There’s been significant confusion surrounding a bill proposed by Senator Thom Tillis (R-NC) closing the so-called “felony streaming loophole.” It’s certainly a problem that these misconceptions exist, but this was entirely preventable if the process had been more open and debate encouraged.
News and Commentary
In the New York Times, a significant debate over whether or not the COVID-19 vaccines should have their patent protections suspended or not. Dean Baker, Achal Prabhala, and Arjun Jayadev argue that it’s necessary to suspend the patent rights to ensure that developing countries are able to access the vaccine. This would be legally difficult–if not impossible–with full patent protections.
In response, Thomas Cueni highlights the risks of suspending the vaccine, differentiating the current crisis from previous ones where pharmaceutical patents have led to the usual abuses such as high prices.
Charles Duan and Representative Lloyd Doggett (D-TX) have also weighed in to support suspending the patent rights, citing concerns about the potential for patent holders to charge monopoly prices and restrict supply.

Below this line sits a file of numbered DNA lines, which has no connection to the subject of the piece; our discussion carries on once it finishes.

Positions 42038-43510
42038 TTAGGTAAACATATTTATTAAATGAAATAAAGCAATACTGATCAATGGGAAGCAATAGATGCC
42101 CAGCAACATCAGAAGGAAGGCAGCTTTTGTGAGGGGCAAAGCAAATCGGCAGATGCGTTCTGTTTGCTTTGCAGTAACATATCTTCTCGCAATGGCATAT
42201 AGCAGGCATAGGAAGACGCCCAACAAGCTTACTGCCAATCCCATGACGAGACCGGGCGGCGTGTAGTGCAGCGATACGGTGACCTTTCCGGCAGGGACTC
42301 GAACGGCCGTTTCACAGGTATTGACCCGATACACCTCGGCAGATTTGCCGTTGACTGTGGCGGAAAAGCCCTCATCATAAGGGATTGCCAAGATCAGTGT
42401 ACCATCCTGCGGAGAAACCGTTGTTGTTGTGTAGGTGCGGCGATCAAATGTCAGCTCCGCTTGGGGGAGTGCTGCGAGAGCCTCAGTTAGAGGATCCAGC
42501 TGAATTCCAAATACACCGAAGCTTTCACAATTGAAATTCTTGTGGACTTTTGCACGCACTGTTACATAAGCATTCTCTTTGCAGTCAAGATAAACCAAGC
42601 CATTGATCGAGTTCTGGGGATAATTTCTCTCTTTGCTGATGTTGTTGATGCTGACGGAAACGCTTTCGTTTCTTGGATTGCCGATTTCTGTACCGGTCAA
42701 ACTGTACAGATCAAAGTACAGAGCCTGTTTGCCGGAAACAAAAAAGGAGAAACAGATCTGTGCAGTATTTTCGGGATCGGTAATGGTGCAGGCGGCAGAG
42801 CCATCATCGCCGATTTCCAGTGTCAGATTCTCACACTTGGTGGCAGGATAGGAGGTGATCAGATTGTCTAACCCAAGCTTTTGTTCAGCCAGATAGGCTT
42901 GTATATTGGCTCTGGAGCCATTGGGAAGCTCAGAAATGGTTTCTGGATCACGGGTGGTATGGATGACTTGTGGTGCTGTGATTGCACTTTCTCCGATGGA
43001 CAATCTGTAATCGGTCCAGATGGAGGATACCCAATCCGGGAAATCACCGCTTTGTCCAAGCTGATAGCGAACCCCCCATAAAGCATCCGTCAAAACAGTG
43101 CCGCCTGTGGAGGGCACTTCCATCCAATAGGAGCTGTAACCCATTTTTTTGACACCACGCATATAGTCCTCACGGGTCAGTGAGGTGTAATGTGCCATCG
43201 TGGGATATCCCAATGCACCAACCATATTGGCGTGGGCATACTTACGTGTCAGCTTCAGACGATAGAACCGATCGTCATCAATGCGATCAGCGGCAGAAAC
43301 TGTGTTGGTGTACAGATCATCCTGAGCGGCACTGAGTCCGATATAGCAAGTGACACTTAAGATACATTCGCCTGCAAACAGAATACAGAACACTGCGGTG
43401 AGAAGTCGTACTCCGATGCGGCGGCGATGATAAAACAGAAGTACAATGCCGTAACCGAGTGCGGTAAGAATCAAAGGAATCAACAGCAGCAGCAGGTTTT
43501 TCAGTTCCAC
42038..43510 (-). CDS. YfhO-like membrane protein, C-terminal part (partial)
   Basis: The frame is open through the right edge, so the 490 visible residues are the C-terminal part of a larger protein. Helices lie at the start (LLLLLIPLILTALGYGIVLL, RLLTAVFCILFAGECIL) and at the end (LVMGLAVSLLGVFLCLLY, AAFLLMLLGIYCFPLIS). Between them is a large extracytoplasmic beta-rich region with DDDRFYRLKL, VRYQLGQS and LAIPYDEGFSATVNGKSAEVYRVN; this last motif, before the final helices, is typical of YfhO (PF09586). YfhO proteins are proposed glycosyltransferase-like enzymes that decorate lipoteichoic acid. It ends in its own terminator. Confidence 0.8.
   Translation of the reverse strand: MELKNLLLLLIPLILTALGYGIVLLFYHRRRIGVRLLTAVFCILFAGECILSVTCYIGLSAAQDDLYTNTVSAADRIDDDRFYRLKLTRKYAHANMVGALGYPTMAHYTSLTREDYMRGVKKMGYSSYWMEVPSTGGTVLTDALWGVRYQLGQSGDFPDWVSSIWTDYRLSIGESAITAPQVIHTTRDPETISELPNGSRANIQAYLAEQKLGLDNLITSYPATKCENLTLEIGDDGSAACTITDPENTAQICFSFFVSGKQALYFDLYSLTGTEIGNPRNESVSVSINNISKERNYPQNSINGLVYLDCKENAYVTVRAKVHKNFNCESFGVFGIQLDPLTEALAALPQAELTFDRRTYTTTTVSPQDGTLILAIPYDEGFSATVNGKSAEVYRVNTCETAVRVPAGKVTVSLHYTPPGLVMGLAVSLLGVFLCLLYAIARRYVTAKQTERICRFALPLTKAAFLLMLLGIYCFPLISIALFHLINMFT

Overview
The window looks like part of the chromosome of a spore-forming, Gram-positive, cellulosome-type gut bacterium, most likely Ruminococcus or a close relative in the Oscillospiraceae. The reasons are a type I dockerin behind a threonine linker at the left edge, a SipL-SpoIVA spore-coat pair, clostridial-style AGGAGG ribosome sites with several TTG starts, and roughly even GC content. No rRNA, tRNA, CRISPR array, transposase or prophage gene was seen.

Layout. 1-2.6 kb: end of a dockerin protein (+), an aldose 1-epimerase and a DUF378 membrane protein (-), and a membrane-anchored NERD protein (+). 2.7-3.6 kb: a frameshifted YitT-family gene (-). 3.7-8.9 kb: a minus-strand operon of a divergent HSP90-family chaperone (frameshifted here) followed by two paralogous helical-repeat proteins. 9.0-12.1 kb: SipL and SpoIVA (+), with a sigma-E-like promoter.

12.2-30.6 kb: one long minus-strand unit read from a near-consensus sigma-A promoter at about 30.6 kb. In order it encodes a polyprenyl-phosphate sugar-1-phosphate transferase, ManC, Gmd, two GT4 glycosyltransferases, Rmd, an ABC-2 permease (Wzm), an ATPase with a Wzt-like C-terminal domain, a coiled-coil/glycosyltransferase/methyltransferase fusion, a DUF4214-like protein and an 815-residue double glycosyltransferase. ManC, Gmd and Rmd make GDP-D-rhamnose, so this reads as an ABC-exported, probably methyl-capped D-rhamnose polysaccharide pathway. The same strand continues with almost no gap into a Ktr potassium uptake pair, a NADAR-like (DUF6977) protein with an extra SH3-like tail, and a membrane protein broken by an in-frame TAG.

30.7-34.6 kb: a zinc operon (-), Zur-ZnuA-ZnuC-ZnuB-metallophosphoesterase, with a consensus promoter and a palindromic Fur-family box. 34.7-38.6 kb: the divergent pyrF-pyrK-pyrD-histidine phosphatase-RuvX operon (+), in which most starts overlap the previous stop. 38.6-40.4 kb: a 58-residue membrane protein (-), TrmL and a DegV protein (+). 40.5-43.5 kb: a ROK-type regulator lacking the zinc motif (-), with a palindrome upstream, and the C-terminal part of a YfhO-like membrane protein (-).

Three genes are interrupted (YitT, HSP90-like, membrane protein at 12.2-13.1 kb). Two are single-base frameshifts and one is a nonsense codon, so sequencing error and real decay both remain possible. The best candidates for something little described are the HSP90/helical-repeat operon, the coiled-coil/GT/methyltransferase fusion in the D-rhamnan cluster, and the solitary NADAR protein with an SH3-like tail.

You can also read Dennis Crouch of PatentlyO’s take on the unfolding debate, pointing out that the timeline for patenting is significantly longer than the timeline for a pandemic, and that the real issue isn’t necessarily patent rights but also the additional know-how necessary to make the vaccine.
A new article from Brookings by Zia Qureshi discusses the need to democratize innovation through patent reform, citing The Captured Economy when describing the use of patents as monopolistic behavior.
A new paper from the South Centre sharply criticizes the idea of “vaccine nationalism,” the practice of nations hoarding both the supply of vaccines and the designs for them. This practice is short-sighted to the “vaccine nationalists,” in addition to being beyond cruel for countries left out in the cold.
A number of celebrities have recently run into copyright law for posting pictures of themselves taken by paparazzi. A new law review article from the Journal of Intellectual Property Law discusses the legal implications of posting a photo of yourself, and how paparazzi can still make money even if the use of such photos by celebrities is fair or otherwise non-infringing.